The following words, terms and phrases, when used in this article, shall have the meanings ascribed to them in this section, except where the context clearly indicates a different meaning:
Junk means any wornout or discarded metal, old iron, other metals, automobile parts, chain, copper, parts of machinery, bottles, rags, tallow, hides, wornout automobile tires and other articles commonly known as junk.
(Code 1974, § 9-1)
Cross reference— Definitions and rules of construction generally, § 1-2.
Any person now engaged in or proposing to engage in the business of buying, selling, handling, storing or hauling any junk shall comply with the regulations set out in this section.
Any person described in subsection (a) shall make written application to the town clerk and treasurer for a permit, which application shall state the place where such business is to be conducted. Such written application shall, by proper endorsement thereon, be approved by the county board of health, showing that such place where such business is to be conducted complies with the regulations of the county board of health. Such application shall also, by proper endorsement thereon, be approved by the town building inspector or town clerk and treasurer, showing that the place where such business is to be conducted is not within a zone prohibiting such business, unless it appears that such business was being conducted in such place on June 6, 1957, and no such permit shall be issued by the building inspector if the location of such junkyard will create or be likely to create a fire hazard to adjoining or adjacent properties.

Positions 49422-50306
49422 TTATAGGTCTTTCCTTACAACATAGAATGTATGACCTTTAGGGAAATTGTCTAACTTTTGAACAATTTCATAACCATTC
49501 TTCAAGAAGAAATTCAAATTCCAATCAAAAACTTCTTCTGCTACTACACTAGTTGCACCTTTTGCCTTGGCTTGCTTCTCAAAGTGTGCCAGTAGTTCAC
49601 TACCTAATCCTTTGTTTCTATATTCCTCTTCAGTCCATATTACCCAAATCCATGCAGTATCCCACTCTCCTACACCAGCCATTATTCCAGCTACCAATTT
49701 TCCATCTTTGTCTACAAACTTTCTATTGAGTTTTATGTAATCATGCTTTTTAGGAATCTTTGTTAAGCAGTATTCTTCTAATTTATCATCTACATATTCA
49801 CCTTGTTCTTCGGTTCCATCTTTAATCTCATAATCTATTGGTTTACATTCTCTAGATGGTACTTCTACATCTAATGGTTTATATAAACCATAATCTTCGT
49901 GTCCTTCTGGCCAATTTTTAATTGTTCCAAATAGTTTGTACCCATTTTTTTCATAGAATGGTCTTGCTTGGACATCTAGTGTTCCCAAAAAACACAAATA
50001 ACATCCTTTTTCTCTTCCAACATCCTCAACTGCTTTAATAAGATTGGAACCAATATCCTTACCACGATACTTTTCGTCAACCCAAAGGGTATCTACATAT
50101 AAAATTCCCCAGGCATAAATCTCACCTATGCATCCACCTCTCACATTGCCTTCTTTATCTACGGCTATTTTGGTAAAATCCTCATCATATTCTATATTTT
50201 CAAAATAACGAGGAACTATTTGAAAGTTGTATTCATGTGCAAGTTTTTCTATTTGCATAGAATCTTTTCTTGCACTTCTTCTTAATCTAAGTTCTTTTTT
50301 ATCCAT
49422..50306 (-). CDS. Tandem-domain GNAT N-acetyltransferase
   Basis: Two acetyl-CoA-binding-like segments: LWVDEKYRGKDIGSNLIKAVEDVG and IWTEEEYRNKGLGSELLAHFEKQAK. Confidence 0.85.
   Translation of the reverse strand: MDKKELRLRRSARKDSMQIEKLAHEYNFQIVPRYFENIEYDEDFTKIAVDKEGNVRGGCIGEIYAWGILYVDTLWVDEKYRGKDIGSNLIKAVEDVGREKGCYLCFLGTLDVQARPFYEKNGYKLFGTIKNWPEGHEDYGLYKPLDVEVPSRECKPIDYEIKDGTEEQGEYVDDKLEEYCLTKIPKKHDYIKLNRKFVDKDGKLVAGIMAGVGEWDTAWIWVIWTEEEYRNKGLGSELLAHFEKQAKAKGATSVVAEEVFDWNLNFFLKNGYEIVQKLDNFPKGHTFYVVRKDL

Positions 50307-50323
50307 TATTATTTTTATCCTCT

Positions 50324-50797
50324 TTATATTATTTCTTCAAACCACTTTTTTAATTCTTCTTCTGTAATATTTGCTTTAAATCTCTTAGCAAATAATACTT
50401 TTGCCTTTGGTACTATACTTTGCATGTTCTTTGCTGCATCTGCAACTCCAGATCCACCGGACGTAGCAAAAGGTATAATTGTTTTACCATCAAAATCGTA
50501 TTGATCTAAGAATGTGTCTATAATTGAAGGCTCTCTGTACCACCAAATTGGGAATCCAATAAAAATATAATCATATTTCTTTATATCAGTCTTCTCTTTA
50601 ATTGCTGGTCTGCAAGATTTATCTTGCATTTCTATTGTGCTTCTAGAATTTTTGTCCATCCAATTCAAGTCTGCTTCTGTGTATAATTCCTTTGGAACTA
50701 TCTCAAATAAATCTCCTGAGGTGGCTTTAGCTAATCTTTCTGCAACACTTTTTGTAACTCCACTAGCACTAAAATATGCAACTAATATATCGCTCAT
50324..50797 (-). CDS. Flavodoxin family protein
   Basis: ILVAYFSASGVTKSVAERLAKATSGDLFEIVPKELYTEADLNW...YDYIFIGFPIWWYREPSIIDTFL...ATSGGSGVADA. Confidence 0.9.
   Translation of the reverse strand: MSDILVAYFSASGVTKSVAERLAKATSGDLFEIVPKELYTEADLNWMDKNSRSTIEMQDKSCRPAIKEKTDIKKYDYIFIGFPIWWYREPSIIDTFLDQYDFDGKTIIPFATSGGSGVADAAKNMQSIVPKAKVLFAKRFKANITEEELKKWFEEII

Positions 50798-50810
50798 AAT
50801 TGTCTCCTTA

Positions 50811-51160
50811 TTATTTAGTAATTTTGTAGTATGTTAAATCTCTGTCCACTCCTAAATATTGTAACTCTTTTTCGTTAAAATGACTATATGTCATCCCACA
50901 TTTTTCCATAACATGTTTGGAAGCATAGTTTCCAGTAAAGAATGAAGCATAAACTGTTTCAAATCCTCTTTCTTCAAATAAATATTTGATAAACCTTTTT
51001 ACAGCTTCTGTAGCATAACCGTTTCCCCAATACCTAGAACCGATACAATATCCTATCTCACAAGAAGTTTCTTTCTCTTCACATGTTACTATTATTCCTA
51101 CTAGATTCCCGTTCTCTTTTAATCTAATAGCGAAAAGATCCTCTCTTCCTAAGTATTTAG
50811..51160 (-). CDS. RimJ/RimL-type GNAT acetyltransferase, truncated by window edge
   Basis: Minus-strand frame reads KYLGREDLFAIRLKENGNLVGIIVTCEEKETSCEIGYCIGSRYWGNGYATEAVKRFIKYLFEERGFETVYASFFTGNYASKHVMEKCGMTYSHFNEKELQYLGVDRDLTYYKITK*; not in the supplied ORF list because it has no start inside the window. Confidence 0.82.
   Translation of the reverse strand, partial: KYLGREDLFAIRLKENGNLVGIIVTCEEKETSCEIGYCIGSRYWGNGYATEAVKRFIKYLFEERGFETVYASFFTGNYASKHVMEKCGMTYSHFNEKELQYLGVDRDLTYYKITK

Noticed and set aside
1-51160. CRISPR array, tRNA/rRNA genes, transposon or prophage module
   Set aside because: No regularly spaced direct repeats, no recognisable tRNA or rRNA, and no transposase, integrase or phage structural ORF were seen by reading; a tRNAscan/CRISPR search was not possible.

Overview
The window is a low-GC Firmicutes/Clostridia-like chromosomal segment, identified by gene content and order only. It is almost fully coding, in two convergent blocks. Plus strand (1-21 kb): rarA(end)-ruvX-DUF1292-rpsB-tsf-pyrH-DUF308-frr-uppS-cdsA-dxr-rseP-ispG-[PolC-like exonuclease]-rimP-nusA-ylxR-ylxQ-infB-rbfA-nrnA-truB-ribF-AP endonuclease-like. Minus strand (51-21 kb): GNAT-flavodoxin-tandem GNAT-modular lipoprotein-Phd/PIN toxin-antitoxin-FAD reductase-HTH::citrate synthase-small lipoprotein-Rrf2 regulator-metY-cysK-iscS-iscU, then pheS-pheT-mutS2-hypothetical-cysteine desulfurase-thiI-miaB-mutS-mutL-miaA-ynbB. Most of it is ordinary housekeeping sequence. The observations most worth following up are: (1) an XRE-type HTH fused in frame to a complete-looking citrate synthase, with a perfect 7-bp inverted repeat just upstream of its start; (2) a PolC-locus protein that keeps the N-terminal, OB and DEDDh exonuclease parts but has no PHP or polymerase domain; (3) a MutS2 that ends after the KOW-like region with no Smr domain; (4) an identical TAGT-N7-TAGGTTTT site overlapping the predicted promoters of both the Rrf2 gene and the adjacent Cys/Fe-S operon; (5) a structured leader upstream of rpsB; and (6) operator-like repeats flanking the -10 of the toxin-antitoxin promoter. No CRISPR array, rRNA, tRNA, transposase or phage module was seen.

(Code 1974, § 9-2)
Nothing but automobile dismantling shall be carried on in any automobile junkyard, and if repairs are made to any automobile or other self-propelled vehicle, such repairs shall be made in a building meeting all the requirements of a public garage as prescribed by the building code.
(Code 1974, § 9-3)
No automobile or any part thereof shall be burned for wrecking or salvage purposes in or on any premises occupied as a junkyard.
(Code 1974, § 9-4)
At junkyards where large quantities of waste, paper, rags and other combustible materials are handled and stored, such handling and storage shall be carried on in a building of other than frame construction. Height shall be not over one story, unless the building is of fireproof construction. One-story buildings shall be provided with skylights in the roof, as may be required by the building inspector to provide adequate ventilation in case of fire.
(Code 1974, § 9-5)
Every junkyard permitted under this article shall be enclosed by a fence, which fence shall obstruct the view of such junkyard from all public streets in the town.
(Code 1974, § 9-6)
State law reference— Screening of junkyards, G.S. 136-147, 136-148.